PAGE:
A five-year pilot project will kick off later this year to help reduce HRM’s feral cat overpopulation. “This has come a long way since we started [with] Tuxedo Stan and the Tuxedo Party in 2012,” said councillor Stephen Adams. The $50,000-a-year program was developed in consultation with Halifax’s ‘Domestic and Feral Cat Committee,’ and spins off of similar money spent in the last few years on a spay/neuter clinic for the NSSPCA and a trap-neuter-release program last year that took the knife to 1,000 cats. Manager Andrea MacDonald told council there are anywhere between 60,000-90,000 feral cats in HRM. No one’s really sure on an exact number, as “it’s not counted in the census.”
Councillor Sam Austin has asked for a staff report on bringing the Back to Our Roots urban farm to the Woodside Ferry Terminal this summer. It’s an initiative of Partners for Care, the Nova Scotia Hospital’s charity arm, which conducts gardening workshops and supplies locally-grown vegetables to hospital patients and staff. The organization is hoping to increase program funds by selling produce outside the ferry terminal, but Halifax Transit—which doesn’t allow vendors on its property—is currently against the idea. In a related item, Regional Council approved the Mobile Food Market’s winter pilot season.
Fall River’s future
Four five-storey buildings totalling 400 residential units are being proposed as an “enriched living care facility” for property adjacent to Fall River Village. It’s well beyond the low-density residential zoning of the area, but staff suggested cautiously moving forward with the idea to gauge community interest. Fall River has a strong need for more seniors housing, and HRM allows for special zoning considerations if it helps elderly residents “age-in-place.” The city can’t legally impose a requirement for the units to only be used for seniors housing, though the project is currently designed around that idea and has an agreement with Northwood for nursing services. Councillor Steve Streatch added an amendment to also conduct more general public consultation around seniors housing in the area.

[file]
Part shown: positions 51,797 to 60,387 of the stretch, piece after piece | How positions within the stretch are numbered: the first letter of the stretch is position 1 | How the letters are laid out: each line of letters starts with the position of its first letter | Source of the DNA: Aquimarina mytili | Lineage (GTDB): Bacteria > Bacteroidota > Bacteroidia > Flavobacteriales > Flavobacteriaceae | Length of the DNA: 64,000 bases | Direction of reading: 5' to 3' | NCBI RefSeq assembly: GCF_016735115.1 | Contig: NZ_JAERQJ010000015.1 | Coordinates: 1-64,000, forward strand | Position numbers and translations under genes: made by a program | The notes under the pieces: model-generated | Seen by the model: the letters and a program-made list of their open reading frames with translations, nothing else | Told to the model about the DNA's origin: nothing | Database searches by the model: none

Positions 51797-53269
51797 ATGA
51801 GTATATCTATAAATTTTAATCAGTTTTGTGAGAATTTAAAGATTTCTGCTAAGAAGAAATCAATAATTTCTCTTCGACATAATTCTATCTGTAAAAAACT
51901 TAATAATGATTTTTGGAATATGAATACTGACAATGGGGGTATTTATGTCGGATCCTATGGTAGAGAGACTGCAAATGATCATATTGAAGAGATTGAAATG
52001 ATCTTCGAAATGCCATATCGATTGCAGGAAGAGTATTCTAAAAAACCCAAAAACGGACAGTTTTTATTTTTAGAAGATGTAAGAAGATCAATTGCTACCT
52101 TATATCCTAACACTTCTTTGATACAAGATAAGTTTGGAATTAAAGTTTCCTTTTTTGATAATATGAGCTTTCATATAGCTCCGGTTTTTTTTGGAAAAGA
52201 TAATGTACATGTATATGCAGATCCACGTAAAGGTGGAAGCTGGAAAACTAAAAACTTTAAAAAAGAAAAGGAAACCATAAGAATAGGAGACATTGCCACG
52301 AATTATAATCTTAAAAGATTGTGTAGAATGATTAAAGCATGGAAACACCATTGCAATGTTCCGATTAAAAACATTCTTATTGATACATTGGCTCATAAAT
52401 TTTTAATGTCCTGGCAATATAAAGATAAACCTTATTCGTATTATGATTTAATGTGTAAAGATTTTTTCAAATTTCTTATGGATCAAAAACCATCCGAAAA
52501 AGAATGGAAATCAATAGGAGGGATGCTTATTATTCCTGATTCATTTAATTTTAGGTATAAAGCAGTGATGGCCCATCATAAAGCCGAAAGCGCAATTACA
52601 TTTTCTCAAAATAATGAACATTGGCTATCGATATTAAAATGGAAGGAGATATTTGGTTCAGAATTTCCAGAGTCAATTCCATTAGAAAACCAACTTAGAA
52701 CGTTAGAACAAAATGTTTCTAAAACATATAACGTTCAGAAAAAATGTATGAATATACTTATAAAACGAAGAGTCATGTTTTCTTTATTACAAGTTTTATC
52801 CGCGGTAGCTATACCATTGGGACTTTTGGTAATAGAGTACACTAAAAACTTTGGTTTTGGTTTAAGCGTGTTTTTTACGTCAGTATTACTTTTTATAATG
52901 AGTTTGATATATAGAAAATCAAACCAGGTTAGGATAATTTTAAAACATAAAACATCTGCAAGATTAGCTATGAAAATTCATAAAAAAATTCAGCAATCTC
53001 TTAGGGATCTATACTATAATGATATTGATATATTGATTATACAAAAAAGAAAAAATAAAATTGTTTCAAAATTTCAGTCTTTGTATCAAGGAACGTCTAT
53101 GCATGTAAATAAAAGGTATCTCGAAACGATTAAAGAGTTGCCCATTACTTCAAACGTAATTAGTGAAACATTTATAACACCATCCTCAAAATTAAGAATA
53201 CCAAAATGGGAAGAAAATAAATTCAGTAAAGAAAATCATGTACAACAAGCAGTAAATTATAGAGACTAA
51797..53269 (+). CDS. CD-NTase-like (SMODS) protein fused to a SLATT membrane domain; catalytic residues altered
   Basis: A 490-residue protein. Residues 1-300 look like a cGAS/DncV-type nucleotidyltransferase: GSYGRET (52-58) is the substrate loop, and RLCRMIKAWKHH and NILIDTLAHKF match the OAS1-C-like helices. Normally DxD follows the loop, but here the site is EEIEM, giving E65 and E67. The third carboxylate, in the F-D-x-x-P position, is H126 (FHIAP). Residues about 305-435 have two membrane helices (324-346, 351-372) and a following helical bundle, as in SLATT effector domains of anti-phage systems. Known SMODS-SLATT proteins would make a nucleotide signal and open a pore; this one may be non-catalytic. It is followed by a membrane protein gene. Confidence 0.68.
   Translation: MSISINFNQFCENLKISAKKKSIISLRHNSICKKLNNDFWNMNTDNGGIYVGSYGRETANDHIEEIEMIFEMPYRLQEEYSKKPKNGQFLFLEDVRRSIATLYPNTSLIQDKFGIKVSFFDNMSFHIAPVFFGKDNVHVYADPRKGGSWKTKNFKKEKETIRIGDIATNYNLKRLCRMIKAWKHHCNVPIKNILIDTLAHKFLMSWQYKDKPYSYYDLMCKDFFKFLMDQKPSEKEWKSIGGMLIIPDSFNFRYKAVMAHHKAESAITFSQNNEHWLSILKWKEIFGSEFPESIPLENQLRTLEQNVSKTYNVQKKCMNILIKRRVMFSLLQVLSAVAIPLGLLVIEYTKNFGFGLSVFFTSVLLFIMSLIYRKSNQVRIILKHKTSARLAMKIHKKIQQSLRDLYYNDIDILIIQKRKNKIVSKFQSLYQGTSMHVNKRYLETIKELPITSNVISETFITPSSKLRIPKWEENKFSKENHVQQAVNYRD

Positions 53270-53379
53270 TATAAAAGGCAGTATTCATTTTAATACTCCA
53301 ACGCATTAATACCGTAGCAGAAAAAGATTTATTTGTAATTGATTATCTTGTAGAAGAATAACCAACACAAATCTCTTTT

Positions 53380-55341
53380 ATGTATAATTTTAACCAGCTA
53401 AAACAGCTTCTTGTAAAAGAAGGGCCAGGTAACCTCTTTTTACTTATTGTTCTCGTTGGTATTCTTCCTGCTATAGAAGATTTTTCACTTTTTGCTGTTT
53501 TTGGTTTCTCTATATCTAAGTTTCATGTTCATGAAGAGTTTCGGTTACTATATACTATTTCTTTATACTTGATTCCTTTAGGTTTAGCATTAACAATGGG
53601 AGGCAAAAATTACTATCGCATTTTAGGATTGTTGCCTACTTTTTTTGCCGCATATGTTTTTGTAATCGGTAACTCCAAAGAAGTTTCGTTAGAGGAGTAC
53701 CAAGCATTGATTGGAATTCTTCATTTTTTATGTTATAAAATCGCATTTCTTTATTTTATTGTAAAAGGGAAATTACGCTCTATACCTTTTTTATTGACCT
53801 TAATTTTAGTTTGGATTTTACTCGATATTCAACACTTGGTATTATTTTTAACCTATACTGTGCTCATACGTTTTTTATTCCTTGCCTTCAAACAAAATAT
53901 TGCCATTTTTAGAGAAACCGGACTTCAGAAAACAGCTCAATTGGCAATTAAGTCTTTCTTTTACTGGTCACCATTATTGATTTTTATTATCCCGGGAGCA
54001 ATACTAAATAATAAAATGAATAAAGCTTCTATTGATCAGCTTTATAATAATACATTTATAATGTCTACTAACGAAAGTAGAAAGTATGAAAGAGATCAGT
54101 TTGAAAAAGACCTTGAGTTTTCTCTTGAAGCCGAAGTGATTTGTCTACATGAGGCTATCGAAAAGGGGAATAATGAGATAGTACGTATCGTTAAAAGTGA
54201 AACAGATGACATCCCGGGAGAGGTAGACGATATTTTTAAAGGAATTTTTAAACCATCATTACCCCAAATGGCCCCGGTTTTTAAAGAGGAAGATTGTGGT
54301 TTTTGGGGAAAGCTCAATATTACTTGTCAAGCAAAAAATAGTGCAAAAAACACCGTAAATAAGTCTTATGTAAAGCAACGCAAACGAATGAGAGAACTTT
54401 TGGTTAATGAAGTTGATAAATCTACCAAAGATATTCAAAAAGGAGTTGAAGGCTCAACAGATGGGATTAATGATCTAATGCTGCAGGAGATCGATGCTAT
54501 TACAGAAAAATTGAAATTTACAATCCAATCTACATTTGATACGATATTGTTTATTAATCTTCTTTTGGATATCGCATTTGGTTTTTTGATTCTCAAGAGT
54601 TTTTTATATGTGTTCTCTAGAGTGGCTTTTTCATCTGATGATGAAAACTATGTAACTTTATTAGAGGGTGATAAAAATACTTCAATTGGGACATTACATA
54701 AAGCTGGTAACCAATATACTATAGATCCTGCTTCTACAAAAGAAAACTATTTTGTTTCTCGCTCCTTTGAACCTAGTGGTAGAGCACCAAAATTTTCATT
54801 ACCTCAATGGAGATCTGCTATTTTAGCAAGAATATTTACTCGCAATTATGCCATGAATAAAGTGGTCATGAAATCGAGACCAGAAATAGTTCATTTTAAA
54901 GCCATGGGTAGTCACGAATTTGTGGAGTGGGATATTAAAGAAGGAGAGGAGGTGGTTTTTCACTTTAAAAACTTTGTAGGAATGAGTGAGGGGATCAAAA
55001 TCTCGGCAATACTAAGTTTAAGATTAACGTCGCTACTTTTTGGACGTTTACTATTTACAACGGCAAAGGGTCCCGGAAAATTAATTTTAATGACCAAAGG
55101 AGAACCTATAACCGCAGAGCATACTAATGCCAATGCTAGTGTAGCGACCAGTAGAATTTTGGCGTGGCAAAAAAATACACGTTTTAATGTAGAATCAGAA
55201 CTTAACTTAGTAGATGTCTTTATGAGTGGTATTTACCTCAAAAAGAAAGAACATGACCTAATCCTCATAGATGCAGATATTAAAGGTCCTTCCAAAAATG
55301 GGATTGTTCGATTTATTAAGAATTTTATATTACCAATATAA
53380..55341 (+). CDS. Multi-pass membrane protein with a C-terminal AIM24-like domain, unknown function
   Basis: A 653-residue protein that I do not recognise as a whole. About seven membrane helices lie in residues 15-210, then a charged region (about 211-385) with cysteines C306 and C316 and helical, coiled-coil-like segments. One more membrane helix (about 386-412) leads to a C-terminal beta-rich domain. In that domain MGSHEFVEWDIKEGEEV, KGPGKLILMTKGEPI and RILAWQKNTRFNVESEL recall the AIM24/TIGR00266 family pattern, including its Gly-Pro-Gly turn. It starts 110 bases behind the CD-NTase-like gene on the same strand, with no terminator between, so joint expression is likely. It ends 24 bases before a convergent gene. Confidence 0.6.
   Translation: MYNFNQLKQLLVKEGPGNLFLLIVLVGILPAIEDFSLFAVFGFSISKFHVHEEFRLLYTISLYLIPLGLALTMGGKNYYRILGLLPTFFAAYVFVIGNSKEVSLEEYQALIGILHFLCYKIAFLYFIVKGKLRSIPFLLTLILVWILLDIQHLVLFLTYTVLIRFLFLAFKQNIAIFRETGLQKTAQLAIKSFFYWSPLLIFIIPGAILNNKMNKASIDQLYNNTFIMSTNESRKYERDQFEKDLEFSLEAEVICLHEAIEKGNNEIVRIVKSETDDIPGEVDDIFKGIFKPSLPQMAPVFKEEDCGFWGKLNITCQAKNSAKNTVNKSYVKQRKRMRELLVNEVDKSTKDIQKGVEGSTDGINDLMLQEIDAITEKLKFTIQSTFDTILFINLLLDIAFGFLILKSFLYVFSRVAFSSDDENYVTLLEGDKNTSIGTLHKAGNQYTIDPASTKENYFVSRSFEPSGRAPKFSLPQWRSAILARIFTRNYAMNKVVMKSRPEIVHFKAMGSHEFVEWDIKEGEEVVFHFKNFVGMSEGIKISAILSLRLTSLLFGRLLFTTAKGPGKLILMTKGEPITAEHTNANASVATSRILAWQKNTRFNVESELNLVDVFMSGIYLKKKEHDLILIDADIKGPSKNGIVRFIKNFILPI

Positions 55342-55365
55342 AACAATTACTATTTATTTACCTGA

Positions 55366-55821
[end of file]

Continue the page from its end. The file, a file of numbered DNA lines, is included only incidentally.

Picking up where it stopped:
Nearby residents worried about raucous students leaving beer bottles outside didn’t sway council’s opinion to allow a five-storey, 28-unit development at Coburg Road and Larch Street. A half-dozen neighbouring homeowners spoke out at a public hearing against both the proposal, and the kinds of “transient” people who could end up living in it. Council was sympathetic, but unmoved. A five-storey proposal is against zoning now, but it's actually smaller than the six storey allowance that's expected on the corridor once the Centre Plan is finalized. The bylaw amendments for the development passed 15-1, with only Peninsula North councillor Lindell Smith opposed. “We're still basing our decisions on developments on the Centre Plan,” said Smith after the meeting. “If we're basing our decisions on a document and policy when we don't actually know the policies, then we shouldn't be putting things forward.”
Bell, let’s talk
Halifax has agreed to sign a new $2.3-million contract with Bell Aliant for the municipality’s 3,000 landline phones. The city previously capitalized on the province’s plan with Bell for municipal service rates, which expired in 2013. This new contract—more than five times cheaper than over-the-counter rates—likewise spins off of the new provincial agreement. But the news had several councillors questioning why HRM has any landlines at all, with Richard Zurawski comparing it to manufacturing “buggy whips” when we’re all using cars. That prompted Steve Streatch to warn his tech-loving colleagues to be careful what they wish for. “One solar flare, the cell service is all over.” The simpler answer back from staff is that cellphones are still much more expensive, and certain business units (311’s call centre, for instance) need landlines.